An Infertility Conversation from a Man and His Music Angel

An Infertility Conversation from a Man and His Music Angel

If I had the money and the time, there’s a very good chance I would participate in advocacy day in our nations capital and in my state capital. Aside from money and time one of the biggest obstacles to this is the fact that I probably would be in with a bunch of women with whom I could not communicate. I would feel like a fool sitting there all left out. It’s like a situation where you’re in with the group and people will occasionally toss you a bone to make you feel included, but you can never be a part of the conversation in a meaningful and dynamic way.

This comment was posted yesterday and it got me thinking.

For years I’ve spoken about expanding the awareness outreach to be more ‘male inclusive’. Yet the bulk of the conversation in the infertility universe continue to be women-centric.

Yes, I know, I don’t have a uterus and I won’t even pretend to think I can understand the gravitational pull of a woman’s biology towards motherhood. God didn’t design me to nurture and grow a child, so the lack of a child didn’t hi-light an emptiness inside that yearned to be filled.

But does the lack of a womb mean men don’t feel the connection to parenthood, and mourn the losses during infertility just as much as their wives?

I spent about an hour of the day today working with Elliana on a music solo she has in the Christmas performance at school. As I listened to the warmth in her tone everytime I reminded her to smile as she was singing, I felt a sudden rush of emotion fill my soul.

I have heard this voice before.

I’ve talked about the trip I took to Nashville right after Lisa miscarried. I thought I heard the voice of the baby we had lost—Dublin—nicknamed for the 8 glorious days his beta levels doubled before crashing our hopes and dreams when things suddenly went terribly wrong.  His fight made me want to do something daring. Something I had always feared.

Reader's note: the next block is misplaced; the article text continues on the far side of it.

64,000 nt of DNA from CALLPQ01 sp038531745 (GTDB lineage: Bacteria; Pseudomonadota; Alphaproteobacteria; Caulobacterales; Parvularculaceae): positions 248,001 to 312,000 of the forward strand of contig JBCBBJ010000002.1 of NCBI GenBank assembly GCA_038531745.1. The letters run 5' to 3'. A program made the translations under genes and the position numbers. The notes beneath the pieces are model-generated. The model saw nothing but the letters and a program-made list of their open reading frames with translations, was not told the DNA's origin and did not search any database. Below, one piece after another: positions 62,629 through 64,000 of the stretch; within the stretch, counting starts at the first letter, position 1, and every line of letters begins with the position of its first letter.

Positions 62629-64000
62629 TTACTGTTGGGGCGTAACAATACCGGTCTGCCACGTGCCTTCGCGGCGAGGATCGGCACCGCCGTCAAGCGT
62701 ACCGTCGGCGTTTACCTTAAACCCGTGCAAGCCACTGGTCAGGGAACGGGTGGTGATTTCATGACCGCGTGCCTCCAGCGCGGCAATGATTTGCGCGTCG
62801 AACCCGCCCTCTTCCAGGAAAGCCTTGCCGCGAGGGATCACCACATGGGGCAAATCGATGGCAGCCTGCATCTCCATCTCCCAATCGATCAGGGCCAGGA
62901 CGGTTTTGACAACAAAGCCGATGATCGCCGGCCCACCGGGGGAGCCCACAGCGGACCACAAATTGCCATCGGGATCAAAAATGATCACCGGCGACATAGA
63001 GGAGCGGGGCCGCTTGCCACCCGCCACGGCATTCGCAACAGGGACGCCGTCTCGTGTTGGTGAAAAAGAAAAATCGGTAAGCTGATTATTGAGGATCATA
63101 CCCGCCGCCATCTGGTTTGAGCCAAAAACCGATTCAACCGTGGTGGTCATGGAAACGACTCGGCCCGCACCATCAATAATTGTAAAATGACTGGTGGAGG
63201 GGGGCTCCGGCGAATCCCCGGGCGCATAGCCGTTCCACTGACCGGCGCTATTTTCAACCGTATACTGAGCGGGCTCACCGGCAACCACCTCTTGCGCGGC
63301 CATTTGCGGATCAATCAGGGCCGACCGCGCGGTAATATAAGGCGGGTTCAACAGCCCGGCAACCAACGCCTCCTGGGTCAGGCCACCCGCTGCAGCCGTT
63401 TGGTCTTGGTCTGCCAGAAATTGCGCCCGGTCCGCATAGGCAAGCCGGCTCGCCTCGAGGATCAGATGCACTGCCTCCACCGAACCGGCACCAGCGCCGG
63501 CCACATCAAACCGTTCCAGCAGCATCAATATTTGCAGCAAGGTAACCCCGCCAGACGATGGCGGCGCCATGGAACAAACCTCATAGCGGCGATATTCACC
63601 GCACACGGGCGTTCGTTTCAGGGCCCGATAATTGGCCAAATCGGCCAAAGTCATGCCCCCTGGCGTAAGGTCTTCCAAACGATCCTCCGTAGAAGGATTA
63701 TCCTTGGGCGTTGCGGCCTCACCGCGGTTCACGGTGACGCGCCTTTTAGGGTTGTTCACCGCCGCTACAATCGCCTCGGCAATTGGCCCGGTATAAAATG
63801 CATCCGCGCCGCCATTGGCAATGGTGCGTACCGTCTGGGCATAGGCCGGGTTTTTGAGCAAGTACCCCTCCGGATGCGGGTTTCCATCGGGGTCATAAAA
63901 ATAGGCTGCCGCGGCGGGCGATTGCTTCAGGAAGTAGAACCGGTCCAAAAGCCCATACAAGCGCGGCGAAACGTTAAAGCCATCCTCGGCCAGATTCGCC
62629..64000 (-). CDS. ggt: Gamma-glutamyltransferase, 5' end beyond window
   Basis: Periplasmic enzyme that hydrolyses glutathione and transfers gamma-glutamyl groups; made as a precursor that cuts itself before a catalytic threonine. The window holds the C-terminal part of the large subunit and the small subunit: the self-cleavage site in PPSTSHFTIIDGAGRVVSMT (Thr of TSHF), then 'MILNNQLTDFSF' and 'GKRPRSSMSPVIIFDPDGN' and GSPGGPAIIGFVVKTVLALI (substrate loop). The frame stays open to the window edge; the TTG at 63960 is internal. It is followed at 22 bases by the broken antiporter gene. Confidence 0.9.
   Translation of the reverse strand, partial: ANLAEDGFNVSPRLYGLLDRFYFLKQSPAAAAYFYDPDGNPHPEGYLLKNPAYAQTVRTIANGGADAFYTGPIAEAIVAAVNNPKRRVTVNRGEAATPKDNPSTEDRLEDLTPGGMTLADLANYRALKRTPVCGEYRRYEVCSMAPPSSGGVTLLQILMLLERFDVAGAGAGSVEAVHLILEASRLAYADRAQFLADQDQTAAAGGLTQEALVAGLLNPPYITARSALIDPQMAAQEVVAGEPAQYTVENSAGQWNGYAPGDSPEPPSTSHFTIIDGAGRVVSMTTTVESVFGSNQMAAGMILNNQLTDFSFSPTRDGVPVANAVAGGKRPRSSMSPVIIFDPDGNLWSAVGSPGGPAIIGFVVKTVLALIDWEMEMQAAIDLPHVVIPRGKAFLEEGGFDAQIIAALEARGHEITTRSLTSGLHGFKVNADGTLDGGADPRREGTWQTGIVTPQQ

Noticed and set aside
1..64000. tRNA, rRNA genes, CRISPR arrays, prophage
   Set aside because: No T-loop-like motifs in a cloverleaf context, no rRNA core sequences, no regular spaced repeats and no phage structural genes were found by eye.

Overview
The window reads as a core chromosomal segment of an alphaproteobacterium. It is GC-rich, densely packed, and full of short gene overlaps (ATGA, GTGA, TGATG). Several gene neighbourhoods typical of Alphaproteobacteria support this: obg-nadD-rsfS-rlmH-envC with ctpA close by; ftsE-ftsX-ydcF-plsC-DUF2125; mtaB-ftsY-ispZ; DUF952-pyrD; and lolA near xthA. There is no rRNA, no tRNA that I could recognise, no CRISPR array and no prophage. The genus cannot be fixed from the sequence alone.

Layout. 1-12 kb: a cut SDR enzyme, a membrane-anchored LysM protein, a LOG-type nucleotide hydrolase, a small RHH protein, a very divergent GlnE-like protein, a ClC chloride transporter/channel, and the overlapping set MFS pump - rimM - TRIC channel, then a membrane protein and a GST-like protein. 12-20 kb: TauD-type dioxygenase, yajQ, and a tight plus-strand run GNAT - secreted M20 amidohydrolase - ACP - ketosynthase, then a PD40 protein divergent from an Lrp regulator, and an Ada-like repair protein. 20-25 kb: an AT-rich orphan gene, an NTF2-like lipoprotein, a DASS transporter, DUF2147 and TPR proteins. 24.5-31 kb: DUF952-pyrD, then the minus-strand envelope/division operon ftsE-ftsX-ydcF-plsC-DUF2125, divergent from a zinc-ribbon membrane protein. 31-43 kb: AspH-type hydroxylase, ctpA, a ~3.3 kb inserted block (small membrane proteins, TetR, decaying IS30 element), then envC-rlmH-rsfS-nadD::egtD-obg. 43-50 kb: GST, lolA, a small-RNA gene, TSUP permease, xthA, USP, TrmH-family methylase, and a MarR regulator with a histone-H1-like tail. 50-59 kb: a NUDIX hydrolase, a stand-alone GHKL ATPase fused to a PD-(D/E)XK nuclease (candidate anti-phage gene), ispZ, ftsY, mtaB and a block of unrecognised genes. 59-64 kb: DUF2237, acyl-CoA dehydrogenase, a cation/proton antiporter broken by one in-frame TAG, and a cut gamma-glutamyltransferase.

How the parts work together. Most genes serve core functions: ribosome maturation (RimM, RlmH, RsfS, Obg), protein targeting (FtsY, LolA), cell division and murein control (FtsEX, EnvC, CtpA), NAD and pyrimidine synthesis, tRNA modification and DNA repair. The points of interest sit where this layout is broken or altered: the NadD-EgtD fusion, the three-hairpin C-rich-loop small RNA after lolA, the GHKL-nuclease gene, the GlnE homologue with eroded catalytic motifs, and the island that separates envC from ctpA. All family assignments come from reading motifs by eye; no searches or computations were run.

So I went to Nashville, and enjoyed years of connection to a part of me that I had been ignoring for a very long time. A part of me that had been lost on back up career plans, and rationalizing the responsible thing to do rather than moving with the fire inside my soul.

Nashville brought back that fire.

Hearing Elliana singing made me realize that I heard her voice back then too. Elliana has suddenly taken an interest in singing. Out of the blue this year, she decided after 8 years of dance she’d had enough.

Despite the popularity of all the pop singers, my little girl has a love for country music. And not just the bubble-gum pop flavored stuff that is frequenting the country air waves, but the old school stuff. She’s even writing her own songs.

The first song she wrote: Music Angels.

Just writing that gives me chills. She was one of the music angels I was singing to all those years ago. Her unborn spirit was calling to me. I had to go find her, but not just in the sterile halls of an infertility clinic.

I also found her in the dimly lit stage of the Bluebird Café where I sang a song that spoke to a vision of a life that would include a couple looking back on a full life together—a life that included memories of raising a child and all of the blood, sweat, tears, love, laughter and insanity that goes along with parenthood.

Now, the lyrics of that song are being lived out. In the final bridge of the song I have posted on this site, ‘So Far, So Good’, an old couple sit on a porch reminiscing, “They both are so amazed, at how it is they came…So Far, So Good”….

Singing So Far So Good at the Bluebird Cafe in Nashville


I was so amazed to hear my little music angel voice speak to that part of my heart again today.

Guys have an incredible potential to be a part of every aspect of the infertility process. They have a place in their hearts and souls that has the capacity to be filled by the soul of a child.

I know. My little music angel sings to me now, just like she did back in the days when her presence seemed so close…and yet so far away.

Men need to be able to share these stories and be a more involved part of every conversation, without feeling like their contribution is ever secondary in the process.

Otherwise, they my close their hearts and souls…and miss out on filling an emptiness they may not even realize they have.

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